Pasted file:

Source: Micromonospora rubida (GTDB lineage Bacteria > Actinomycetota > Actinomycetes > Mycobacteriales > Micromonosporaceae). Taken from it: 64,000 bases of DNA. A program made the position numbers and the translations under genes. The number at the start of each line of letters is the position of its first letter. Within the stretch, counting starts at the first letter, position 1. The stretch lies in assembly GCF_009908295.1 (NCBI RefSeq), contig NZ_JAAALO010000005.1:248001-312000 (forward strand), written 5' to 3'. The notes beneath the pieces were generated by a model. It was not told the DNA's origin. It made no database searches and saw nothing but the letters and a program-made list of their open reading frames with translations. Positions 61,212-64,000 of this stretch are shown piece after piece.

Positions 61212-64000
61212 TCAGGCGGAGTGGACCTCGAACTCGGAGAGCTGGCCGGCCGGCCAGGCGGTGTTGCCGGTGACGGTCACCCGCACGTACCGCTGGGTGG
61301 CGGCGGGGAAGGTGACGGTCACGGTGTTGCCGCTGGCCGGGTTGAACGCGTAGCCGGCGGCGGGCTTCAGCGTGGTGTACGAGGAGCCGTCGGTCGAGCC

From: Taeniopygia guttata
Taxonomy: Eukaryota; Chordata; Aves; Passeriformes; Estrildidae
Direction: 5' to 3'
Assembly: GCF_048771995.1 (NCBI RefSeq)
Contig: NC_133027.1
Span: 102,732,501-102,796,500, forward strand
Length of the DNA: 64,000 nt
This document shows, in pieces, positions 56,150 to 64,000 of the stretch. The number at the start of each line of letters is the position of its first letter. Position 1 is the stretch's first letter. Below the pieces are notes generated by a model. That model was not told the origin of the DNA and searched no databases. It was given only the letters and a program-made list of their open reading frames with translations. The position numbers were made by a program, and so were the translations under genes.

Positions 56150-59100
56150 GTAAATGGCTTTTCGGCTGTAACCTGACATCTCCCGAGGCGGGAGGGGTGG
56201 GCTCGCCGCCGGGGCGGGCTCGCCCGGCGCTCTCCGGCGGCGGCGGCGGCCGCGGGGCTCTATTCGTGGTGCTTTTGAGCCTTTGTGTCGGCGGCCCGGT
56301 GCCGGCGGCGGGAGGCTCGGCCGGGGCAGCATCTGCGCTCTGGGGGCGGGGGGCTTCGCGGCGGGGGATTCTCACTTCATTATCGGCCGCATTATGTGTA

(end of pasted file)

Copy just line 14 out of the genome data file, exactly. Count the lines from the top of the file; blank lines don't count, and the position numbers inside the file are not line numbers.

56150 GTAAATGGCTTTTCGGCTGTAACCTGACATCTCCCGAGGCGGGAGGGGTGG